Filters basically break down into two categories. Visual filters and Imaging filters.
Visual filters are usually some color, very similar to camera filters. They are used to enhance the color of objects, like planets. You see the object, and you'll use a filter to add contrast. Since most of the observing you'll be doing that a filter will have an effect on is going to be planetary or lunar, here's a great article on the basics of VISUAL filters.
Astroimaging filters are far different. Since a camera can have a much longer exposure time than the human eye, it can 'perceive' dimmer objects, and also can perceive wavelengths beyond our own capability, such as ultraviolet and infrared.
The intent of ALL filters is to block some wavelength of light. So, if you have a 'red' filter, you simply have a piece of glass that is coated in such a way that it blocks all wavelengths except the red part of the spectrum. A blue filter blocks all the wavelengths except the blue. Then, you'll have polarizing filters, which are two filters with special coatings on them that block out a percentage of the light. A Variable Polarizing filter allows you to change how much light gets blocked out. Variable polarizers are great for the moon, since you can cut back on the amount of light to your eye.
For imaging, you have a basic 'LRGB', or Luminence, Red, Green and Blue filter set. The RGB set is very basic, in that those three colors can duplicate our visual spectrum. Red, Green and Blue make up every color we can see, and when combined, produces white. Yeah, I know that sounds a bit strange, but take my word for it, okay? It's not the filters themselves, but the combination of those three spectra of light that do it. This is where the 'Luminence' comes in, it provides for the 'white', in the most basic of concepts. The LRGB color set is used with monochrome imagers, or devices that can not recognize color. Color sensors, like in a DSLR, has something called a Bayer Mask over it. It's a matrix two pixels by two pixels, where two of the pixels are green, and then one each for red and blue. This mask or matrix over the sensor is how the camera 'sees' color and recreates it.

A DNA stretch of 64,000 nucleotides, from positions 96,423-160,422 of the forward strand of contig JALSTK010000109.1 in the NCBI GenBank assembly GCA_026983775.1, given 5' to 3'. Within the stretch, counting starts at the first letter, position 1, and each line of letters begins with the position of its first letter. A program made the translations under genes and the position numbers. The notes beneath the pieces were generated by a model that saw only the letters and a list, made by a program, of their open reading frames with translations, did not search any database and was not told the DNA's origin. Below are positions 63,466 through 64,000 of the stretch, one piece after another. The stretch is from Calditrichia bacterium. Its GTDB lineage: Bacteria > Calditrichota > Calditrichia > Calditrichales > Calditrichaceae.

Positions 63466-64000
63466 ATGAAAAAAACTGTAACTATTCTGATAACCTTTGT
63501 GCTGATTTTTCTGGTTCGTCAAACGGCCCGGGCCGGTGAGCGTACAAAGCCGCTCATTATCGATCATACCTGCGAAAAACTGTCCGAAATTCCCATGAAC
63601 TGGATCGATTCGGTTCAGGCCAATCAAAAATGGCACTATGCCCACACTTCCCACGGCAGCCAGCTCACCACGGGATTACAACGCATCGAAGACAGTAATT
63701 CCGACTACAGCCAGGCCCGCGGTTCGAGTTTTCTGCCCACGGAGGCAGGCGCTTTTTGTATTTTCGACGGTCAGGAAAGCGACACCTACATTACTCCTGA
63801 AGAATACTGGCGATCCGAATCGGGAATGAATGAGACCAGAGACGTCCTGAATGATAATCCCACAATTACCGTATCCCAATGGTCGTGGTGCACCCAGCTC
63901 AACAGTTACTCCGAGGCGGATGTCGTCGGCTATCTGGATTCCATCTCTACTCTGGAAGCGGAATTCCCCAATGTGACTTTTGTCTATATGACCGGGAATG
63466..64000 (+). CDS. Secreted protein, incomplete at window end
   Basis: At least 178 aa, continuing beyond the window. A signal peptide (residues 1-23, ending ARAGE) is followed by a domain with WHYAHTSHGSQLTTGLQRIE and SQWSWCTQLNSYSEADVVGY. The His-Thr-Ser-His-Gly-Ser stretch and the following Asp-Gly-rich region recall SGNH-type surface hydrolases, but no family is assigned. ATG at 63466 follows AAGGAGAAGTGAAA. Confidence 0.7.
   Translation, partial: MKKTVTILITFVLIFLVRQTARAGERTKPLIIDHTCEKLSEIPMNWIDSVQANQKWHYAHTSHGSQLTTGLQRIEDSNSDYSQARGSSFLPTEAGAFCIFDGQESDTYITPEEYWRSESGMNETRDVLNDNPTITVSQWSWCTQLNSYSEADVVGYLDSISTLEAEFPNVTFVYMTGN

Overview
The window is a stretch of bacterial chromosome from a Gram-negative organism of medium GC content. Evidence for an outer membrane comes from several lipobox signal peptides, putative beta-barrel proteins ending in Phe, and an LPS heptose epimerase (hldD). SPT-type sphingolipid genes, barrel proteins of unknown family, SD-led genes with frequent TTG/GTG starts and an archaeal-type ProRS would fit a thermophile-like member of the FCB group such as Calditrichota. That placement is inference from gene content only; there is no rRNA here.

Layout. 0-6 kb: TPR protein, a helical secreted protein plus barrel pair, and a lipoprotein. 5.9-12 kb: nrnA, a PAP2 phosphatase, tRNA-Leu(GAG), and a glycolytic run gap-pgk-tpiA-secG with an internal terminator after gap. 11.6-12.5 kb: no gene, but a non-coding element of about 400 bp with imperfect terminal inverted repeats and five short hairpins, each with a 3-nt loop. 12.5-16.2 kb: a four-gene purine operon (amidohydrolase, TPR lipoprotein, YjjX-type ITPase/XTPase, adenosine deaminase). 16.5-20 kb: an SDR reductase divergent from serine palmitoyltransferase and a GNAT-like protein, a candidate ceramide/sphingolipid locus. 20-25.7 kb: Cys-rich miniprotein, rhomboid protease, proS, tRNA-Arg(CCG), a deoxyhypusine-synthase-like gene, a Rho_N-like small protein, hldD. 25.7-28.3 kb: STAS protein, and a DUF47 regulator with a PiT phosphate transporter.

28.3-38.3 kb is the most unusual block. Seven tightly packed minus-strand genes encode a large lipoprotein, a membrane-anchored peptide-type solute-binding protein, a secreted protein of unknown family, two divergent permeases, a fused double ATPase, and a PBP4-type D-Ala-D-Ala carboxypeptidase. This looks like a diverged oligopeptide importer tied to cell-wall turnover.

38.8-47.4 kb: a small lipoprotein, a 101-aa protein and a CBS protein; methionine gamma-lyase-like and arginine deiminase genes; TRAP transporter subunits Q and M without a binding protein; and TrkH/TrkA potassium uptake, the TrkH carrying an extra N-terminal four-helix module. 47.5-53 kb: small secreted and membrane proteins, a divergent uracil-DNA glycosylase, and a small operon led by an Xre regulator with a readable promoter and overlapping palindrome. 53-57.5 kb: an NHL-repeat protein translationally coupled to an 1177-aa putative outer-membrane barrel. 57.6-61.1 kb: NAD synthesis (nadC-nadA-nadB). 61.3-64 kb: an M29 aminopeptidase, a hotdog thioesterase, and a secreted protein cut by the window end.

Then, there are specialized imaging filters, the three most popular are Ha, or Hydrogen Alpha, OIII, or Oxygen III, and SII, or Sulfur II. Each of these filters allows only a very narrow part of the visible light spectrum to pass. Here's Astronomik's page on their 'Narrowband' filters.
You would not use these filters for visual use. First of all, the targets they are designed for are usually faint fuzzies, and secondly, they would remove all of the visible light except for the band of spectra that they are designed for.
By the way, these narrow band filters are also used for monochrome cameras.
You didn't specify what you wanted filters for, but I'm assuming visual. You'll also hear about 'nebula filters' and 'light pollution filters' and those again, fall into the imaging category, not the visual category.
For visual, you might consider this set of 6 filters.
For Lunar stuff, I recommend a variable ND, or Neutral Density filter. This allows you to change the amount of light, anywhere from 5-25% of the incoming light. In and of themselves, ND filters usually require the removal of the eyepiece, and changing out the filter on the bottom of the eyepiece and then reinserting it. With non-variable ND filters, you need to have one for each transmission level you want, so it makes it more expensive in the long run. There are variable ND cells that allow you to change the density of the filter, but require you again remove the eyepiece from the diagonal.
Meade, and BST, both have variable ND filters that you put the eyepiece into, and then adjust the filter without remove the EP.
I hope this answers some of your questions.